This is why a really good, personal on-boarding and setup is so powerful, the keys to the castle are literally there, if you take advantage. Spend time to understand the workflows that your customers are creating, setting up, and which ones are the most impactful for them.

This is your story to tell.

I’ve noticed this time and time again with clients, some companies think that products are cheap, while others think of them as being expensive, the price, the exact same.

So we’re looking for customers that think the product is “cheap” as it has a higher perceived value.

Your SaaS business is also a services business in the beginning, you’re providing a service to solve a problem, it’s your job to get it configured and immediately providing value for the price that you are charging.

Example

Two people walk into a barber shop – the first person sees an open barber chair then gets to work on their own hair. The second person is brought to the barber chair, asks a bunch of questions about what the person is looking for style wise, lays out the services they are going to offer, hot shave, how they’ll start and finishes with product recommendations for maintenance.

Who’s going to get the better review?

The same goes for selling your software.

Because people don’t like sales people but love implementation people. Your website should be doing all of the heavy lifting and you should be implementing really intelligent ways to collect data about interested parties so that you can customize your follow up with them. It’s never about getting them on the phone to talk about their business, it’s always about what you can already know about their business and showing that you can provide value towards improving it.

There is a gap in the above paragraph that a lot of people overlook. Data collection and personalization at scale. You’re looking for intent data points during someone’s time spent on your website. Hotjar and recording screens are great, but you’re looking to build a profile of someone before they reach out or take an action to sign up etc. This is a huge space for disruptive businesses to come in. (we spend entirely too much time just guessing)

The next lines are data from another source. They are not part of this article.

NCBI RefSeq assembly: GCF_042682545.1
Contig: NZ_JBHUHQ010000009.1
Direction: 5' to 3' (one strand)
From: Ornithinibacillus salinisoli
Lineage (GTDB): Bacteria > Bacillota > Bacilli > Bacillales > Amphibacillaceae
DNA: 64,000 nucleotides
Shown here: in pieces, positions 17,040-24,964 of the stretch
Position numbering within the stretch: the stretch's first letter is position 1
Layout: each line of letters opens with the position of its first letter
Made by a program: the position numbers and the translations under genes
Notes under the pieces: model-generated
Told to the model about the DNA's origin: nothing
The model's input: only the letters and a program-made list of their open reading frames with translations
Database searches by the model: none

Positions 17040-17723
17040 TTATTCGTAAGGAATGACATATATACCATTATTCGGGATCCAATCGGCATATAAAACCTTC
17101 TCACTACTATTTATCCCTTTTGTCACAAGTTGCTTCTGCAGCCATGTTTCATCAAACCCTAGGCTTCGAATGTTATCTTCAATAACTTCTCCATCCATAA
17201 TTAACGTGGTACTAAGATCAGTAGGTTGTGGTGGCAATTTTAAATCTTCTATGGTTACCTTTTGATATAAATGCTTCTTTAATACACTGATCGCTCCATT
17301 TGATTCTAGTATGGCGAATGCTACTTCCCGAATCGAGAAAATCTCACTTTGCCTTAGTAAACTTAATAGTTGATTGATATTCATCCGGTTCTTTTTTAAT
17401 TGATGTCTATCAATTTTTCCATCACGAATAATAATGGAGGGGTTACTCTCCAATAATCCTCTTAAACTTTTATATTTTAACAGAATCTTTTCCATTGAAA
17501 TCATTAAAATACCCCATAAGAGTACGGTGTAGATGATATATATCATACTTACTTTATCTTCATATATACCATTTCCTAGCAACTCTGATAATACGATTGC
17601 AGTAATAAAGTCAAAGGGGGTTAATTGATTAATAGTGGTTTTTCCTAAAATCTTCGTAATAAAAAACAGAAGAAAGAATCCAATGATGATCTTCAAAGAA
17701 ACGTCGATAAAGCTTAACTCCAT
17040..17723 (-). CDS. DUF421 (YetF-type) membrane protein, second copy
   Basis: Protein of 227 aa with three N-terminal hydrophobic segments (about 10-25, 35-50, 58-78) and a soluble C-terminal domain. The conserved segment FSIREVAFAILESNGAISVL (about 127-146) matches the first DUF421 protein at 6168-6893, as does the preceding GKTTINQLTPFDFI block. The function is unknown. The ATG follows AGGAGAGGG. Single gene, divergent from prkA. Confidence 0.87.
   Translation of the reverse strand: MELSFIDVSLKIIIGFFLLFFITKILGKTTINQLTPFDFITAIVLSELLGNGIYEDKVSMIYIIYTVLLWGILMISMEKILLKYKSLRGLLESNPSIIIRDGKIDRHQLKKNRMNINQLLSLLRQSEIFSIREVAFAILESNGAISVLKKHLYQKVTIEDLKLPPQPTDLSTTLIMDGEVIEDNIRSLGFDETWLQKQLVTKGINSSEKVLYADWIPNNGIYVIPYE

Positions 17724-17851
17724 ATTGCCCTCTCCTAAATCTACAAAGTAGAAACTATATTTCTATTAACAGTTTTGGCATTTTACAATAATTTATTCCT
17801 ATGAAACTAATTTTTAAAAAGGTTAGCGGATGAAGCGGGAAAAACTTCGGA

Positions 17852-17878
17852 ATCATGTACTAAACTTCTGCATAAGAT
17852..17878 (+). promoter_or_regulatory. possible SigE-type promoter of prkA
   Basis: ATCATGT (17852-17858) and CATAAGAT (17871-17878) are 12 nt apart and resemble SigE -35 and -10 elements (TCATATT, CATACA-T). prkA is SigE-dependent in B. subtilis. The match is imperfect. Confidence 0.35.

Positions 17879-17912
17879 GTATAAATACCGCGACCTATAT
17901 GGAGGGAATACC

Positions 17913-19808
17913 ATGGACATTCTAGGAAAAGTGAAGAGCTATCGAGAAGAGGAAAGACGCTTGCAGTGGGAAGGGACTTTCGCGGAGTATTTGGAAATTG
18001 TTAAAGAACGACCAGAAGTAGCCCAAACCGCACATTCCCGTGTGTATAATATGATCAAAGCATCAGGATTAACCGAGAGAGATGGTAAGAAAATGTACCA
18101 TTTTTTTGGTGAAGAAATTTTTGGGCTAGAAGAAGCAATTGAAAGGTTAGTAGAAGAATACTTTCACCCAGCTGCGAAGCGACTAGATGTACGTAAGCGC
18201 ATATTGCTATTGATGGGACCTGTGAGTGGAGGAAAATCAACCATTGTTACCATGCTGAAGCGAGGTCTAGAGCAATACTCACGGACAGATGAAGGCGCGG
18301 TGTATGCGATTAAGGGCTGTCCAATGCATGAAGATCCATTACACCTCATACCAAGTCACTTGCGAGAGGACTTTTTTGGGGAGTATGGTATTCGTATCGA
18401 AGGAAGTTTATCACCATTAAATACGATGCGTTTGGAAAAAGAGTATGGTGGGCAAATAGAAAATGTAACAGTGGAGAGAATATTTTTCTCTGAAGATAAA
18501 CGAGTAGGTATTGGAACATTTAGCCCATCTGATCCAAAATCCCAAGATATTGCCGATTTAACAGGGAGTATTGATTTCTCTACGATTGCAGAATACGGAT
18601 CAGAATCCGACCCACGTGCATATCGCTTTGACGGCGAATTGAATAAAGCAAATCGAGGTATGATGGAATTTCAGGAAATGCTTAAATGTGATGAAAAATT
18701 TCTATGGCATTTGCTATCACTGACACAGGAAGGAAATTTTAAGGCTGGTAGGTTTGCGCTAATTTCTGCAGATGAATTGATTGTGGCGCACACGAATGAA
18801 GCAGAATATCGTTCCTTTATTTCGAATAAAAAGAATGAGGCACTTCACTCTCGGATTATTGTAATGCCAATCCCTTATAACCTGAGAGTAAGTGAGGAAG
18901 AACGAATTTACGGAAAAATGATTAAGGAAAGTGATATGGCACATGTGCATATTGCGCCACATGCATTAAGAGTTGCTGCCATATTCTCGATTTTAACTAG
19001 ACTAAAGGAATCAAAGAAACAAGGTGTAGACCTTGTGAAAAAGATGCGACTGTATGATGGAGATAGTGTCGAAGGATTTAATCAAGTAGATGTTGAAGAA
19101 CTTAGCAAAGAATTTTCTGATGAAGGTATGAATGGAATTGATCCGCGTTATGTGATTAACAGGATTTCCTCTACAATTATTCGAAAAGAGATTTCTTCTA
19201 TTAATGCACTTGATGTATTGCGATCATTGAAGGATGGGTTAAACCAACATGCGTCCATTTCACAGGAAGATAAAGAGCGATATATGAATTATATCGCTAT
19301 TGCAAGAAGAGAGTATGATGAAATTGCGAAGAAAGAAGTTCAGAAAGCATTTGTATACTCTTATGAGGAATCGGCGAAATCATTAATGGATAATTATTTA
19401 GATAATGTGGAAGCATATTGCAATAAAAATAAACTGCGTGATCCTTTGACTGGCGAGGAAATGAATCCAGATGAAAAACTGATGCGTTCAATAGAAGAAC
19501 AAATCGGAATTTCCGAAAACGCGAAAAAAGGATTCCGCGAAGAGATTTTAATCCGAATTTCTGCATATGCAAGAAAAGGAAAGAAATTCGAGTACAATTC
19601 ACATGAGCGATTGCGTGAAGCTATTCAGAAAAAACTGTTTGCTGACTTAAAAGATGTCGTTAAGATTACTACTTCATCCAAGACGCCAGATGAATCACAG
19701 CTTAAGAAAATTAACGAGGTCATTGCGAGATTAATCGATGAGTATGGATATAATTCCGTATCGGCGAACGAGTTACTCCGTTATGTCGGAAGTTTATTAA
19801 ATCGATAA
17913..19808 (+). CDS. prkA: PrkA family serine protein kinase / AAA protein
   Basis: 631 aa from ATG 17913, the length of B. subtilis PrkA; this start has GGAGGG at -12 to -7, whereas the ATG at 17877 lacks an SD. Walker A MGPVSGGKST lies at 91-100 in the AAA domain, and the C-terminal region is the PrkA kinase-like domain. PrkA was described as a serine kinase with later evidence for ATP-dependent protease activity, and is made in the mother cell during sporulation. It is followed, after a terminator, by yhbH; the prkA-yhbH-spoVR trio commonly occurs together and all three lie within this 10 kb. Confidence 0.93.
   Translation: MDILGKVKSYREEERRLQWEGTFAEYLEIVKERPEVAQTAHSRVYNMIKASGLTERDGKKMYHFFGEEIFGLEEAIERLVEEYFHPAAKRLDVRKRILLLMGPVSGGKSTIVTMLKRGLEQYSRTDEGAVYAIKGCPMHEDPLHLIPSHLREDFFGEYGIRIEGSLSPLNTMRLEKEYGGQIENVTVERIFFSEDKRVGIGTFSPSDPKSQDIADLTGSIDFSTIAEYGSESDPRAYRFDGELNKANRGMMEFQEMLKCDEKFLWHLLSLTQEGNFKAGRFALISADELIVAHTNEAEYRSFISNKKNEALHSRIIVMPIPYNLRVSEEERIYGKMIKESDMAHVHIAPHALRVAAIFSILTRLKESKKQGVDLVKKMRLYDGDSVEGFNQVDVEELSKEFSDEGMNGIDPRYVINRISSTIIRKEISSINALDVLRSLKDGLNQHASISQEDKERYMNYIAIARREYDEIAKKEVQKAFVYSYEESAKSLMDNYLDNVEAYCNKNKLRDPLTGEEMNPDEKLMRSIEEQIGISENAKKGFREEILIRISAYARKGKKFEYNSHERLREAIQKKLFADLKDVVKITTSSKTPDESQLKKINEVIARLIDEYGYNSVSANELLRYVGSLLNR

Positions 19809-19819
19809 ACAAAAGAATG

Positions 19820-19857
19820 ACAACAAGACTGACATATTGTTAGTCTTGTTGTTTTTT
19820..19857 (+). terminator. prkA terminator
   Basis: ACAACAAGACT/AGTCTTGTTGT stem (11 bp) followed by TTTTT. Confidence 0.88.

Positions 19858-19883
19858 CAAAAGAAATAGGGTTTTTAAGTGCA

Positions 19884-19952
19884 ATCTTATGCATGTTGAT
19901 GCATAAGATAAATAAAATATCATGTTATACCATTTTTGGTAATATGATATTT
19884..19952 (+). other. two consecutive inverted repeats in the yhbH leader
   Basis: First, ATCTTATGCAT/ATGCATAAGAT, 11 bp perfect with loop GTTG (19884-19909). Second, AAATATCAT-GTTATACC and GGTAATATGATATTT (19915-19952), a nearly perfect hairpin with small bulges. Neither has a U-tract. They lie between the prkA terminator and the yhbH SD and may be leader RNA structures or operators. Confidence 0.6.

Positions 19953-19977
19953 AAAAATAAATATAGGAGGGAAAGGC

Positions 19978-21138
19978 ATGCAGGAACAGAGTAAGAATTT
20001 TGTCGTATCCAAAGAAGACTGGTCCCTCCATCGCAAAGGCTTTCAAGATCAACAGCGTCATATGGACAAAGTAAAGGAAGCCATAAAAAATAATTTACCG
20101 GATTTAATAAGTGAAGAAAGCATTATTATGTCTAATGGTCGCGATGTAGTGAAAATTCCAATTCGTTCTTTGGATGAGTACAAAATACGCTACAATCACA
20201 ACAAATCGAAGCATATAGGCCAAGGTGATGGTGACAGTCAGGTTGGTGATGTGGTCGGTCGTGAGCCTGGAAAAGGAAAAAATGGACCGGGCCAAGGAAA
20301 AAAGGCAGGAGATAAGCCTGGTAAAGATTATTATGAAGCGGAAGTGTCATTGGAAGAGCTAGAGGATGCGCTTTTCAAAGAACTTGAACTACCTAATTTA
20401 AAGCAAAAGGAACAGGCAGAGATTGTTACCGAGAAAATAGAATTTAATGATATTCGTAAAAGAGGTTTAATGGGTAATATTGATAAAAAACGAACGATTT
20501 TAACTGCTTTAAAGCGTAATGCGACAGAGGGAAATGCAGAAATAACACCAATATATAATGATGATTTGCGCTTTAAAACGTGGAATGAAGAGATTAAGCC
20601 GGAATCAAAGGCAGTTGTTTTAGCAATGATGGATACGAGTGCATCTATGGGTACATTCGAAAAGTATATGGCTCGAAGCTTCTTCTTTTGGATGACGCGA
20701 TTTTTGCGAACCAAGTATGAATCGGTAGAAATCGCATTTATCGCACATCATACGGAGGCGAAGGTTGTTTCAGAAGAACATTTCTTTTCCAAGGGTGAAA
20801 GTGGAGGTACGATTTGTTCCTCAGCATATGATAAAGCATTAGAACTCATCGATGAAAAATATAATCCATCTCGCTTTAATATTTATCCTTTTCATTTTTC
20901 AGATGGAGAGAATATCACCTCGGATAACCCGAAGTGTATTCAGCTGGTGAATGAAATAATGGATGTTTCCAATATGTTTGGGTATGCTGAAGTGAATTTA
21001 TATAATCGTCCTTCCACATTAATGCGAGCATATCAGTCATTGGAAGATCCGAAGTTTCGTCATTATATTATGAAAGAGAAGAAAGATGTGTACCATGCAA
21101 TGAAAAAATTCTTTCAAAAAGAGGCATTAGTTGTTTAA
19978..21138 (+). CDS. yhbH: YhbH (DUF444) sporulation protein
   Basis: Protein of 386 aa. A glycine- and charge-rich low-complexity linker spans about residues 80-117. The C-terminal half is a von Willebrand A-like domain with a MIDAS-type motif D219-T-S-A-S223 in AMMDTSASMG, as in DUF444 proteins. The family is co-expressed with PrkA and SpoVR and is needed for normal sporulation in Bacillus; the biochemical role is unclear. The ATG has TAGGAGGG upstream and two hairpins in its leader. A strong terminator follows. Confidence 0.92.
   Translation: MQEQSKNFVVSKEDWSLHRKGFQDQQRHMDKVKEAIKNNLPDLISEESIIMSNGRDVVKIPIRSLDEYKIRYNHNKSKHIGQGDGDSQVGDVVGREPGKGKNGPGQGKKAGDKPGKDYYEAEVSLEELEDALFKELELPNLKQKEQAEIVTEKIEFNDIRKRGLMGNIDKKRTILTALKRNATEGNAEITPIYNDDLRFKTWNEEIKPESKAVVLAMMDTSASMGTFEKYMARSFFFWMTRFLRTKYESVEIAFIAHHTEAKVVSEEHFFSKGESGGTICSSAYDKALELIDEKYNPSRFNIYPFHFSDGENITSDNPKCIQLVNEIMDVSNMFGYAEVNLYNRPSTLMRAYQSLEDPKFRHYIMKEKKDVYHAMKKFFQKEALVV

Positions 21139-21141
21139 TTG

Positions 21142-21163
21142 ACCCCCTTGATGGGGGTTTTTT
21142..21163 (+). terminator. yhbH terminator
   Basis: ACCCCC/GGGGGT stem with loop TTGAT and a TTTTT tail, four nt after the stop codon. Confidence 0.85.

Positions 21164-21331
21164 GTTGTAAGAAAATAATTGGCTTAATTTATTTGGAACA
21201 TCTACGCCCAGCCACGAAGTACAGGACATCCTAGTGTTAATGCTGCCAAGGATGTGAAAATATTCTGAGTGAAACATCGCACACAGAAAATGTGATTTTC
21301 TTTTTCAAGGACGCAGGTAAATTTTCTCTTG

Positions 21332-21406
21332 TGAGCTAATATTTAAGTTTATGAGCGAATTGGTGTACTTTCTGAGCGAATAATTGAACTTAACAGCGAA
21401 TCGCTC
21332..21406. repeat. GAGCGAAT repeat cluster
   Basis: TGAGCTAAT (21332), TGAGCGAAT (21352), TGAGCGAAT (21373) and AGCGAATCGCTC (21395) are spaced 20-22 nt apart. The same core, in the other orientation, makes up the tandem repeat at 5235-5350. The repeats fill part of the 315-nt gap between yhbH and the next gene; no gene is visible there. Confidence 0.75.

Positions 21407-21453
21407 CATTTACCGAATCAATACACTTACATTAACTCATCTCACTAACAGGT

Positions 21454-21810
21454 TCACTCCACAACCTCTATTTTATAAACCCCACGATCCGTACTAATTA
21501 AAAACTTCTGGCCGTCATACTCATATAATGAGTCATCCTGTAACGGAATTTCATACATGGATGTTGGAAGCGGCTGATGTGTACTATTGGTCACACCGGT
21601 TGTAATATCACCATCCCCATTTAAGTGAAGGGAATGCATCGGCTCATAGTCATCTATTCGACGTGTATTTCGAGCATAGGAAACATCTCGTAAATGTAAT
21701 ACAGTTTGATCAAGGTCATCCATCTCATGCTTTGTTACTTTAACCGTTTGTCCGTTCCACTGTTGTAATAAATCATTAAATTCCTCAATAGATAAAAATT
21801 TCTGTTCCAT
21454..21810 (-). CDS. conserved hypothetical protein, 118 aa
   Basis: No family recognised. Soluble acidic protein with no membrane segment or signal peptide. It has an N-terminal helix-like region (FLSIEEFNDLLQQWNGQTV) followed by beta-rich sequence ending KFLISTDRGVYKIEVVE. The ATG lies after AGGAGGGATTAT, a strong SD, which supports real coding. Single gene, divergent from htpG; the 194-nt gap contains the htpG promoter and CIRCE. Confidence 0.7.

The same is true during implementation, many companies don’t have the best processes in place no matter how well they think they have things managed.

B2B really needs to learn from B2C when it comes to storytelling.

When I see a Nike commercial, I’m invested in the story behind the person trying to accomplish something, the fact that Nike is featured isn’t the focus, never has been, it’s all about what people that wear Nike are accomplishing. This is marketing, they back this up with a solid product.

When you’re building a company, you’re asking someone to trust in you, when you are newer, you’re asking people to really trust in you. Build trust through creating micro relationships with potential clients. Make it about them.

When you’re getting started and beyond, your product doesn’t do things for people, your product enables people to accomplish amazing things.

When you shift the focus to this mindset great things happen.

So the main theme of all this is –

People don’t buy products, they buy experiences involving products from people like them or people they aspire to be.

Yes every purchase is based on an experience, an influence, a need, a want, a desire, to be like someone else. Someone is always first.

Focus on them, learn from them, then tell their story.

Sidenote and closing thought on this – if done correctly, you should be looking for bite size quotes, images etc that work well for social media. Most people today discuss long form content broken down into shorter bits to drive traffic and stretch out content. Keep this in the back of your mind.

These posts have been good to write, a constant reminder of how to stay focused and create something in a responsible way.